Bangladesh Forest Department authorities will set up a total of 1,330 cameras at 665 spots in the Sundarbans, under Khulna Range – to count tigers, deer and pigs from January 1, 2023.
The Forest Department – under the ‘Sundarbans Tiger Conservation Project’ involving Tk 3.27 crore – has started installing cameras on both sides of the canals under Kalabogi Forest Station of Khulna Range from December 15 and the count will start from January 1 next year.
Abu Naser, forest official of Sundarbans East zone and director of the project, said, “Apart from counting tigers, this year, the forest department will count deer and pigs as well under the project. They have divided the project into two categories – camera trapping and canal survey. Primarily, the survey along both sides of the canals in Sundarbans has started and through the process, the movement and pugmarks of tigers will be pointed out.”
Through the camera trapping process, the authorities concerned will take snaps for two years and later they will analyse the photos captured for the next two months, and after that they will figure out the numbers, he said.
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A technical committee has already been formed and the committee decided to install cameras at 665 spots, he added. Of these, 200 will be set up in Satkhira Range, 140 in Khulna Range, 180 in Sharankhola and 145 in Chandpai Range, said Abu Naser.
Two cameras will be installed in each grid and a total of 1,330 cameras will be set up.
Asked about the number of tigers, the project director said, “The exact figure of tigers will be known after the census. Earlier, it was difficult for tourists to see any tiger during their Sundarbans visit but now, they can take photos of 3-4 tigers which indicates that the number might have increased.”
The tiger census will be conducted in and outside the wildlife sanctuary and the authorities concerned will conduct the survey in the less, more and most saline areas of the Sundarbans, he said.
Also read: Sundarban tigers: Inbreeding leads to generation of weak, diseased cubs.
Tigers mostly hunt deer, but they also eat pigs, monkeys and crabs and another survey will be conducted to figure out their eating habits in 2024, he added.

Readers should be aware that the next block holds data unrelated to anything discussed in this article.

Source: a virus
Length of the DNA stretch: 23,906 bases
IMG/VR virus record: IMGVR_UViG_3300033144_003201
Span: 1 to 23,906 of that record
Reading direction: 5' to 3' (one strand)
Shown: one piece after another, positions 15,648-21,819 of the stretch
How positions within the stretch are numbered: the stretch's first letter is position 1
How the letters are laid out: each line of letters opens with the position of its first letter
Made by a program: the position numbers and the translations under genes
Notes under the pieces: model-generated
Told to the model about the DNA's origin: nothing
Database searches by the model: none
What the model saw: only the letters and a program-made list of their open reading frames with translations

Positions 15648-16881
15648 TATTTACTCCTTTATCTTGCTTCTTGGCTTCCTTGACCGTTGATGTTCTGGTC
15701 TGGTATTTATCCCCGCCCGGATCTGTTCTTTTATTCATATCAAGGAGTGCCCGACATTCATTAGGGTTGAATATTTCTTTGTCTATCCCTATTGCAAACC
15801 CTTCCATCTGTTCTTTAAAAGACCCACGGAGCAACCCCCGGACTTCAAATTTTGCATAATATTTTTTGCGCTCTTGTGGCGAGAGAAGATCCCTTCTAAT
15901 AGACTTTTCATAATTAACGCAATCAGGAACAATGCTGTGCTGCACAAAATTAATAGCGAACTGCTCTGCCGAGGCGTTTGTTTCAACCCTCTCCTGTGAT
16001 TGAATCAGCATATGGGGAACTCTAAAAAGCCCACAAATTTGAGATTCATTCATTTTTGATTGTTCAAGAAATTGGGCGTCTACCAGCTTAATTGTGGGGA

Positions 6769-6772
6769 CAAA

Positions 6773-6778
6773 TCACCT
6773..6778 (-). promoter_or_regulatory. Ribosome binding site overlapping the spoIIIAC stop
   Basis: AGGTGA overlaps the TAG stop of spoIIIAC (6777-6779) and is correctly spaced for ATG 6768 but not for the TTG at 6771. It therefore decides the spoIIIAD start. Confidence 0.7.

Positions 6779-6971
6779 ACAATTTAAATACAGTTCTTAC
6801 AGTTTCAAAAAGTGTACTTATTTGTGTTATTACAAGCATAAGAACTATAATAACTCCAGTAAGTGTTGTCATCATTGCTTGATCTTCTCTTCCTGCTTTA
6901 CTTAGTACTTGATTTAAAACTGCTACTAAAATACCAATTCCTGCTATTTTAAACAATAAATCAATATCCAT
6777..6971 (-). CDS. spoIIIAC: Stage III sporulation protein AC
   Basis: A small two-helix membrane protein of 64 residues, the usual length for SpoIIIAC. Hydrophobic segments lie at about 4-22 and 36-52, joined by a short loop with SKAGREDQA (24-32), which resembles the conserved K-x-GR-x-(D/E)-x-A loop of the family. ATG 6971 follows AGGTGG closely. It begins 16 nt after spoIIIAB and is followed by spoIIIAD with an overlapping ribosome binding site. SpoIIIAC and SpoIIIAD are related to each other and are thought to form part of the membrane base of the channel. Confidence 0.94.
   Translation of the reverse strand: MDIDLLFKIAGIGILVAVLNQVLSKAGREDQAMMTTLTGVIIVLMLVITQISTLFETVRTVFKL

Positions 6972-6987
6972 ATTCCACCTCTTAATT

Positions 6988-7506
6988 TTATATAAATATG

Three hundred and forty members under 49 village tiger response teams and 185 members of community patrol groups under the four ranges will be given training to conduct the survey.
Resident launches and support boats will be hired for four months under the projects while 200 special category cameras, battery, and SD cards will be purchased.
Nirmal Kumar Pal, during a press briefing held on March 31, said 200 cameras will be purchased for the project as only 90 cameras were available which was not sufficient.
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Mihir Kumar Doe, forest conservator of Khulna Circle, said the project includes monitoring the movement by setting up satellite collars on two tigers, identifying diseases and infections among tigers, collecting data and publishing a report after research.
Besides, fire extinguishing equipment, pipes and drones will also be purchased using the funds to save tigers from forest fires during dry season.
Alongside, an initiative will be taken to erect fences in 60 km areas of the Sundarbans, using nylon, to prevent the entry of tigers into villages, he said.
Meanwhile, Bangladesh’s participation in the World Tiger Conference in 2022, training of 500 people in the countries that have made significant contributions to tiger conservation, and a study tour of 20 people have been kept under this project.
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Besides, 12 towers will be set up in the Sundarbans to protect tigers from cyclonic storms, said Mihir Kumar. Under the project, twelve consultant experts have been hired in the short term for special training, survey completion, data collection, preparation of report and analysis, he said.
On March 23, Bangladesh’s Ministry of Environment, Forest and Climate Change gave its nod to the project, involving Tk 35.93 crore. Of the project, only Tk 3.27 crore will be spent for tiger census and the tenure of the project is fixed from April 2022 to June 2025.
There are 3,840 tigers in 13 countries of the world. In 2015, the number of tigers in the Sundarbans was 106 and in 2018, that number went up to 114. Of these, 63 are mature, 18 between the age of 12-14 months, and 33 are cubs.
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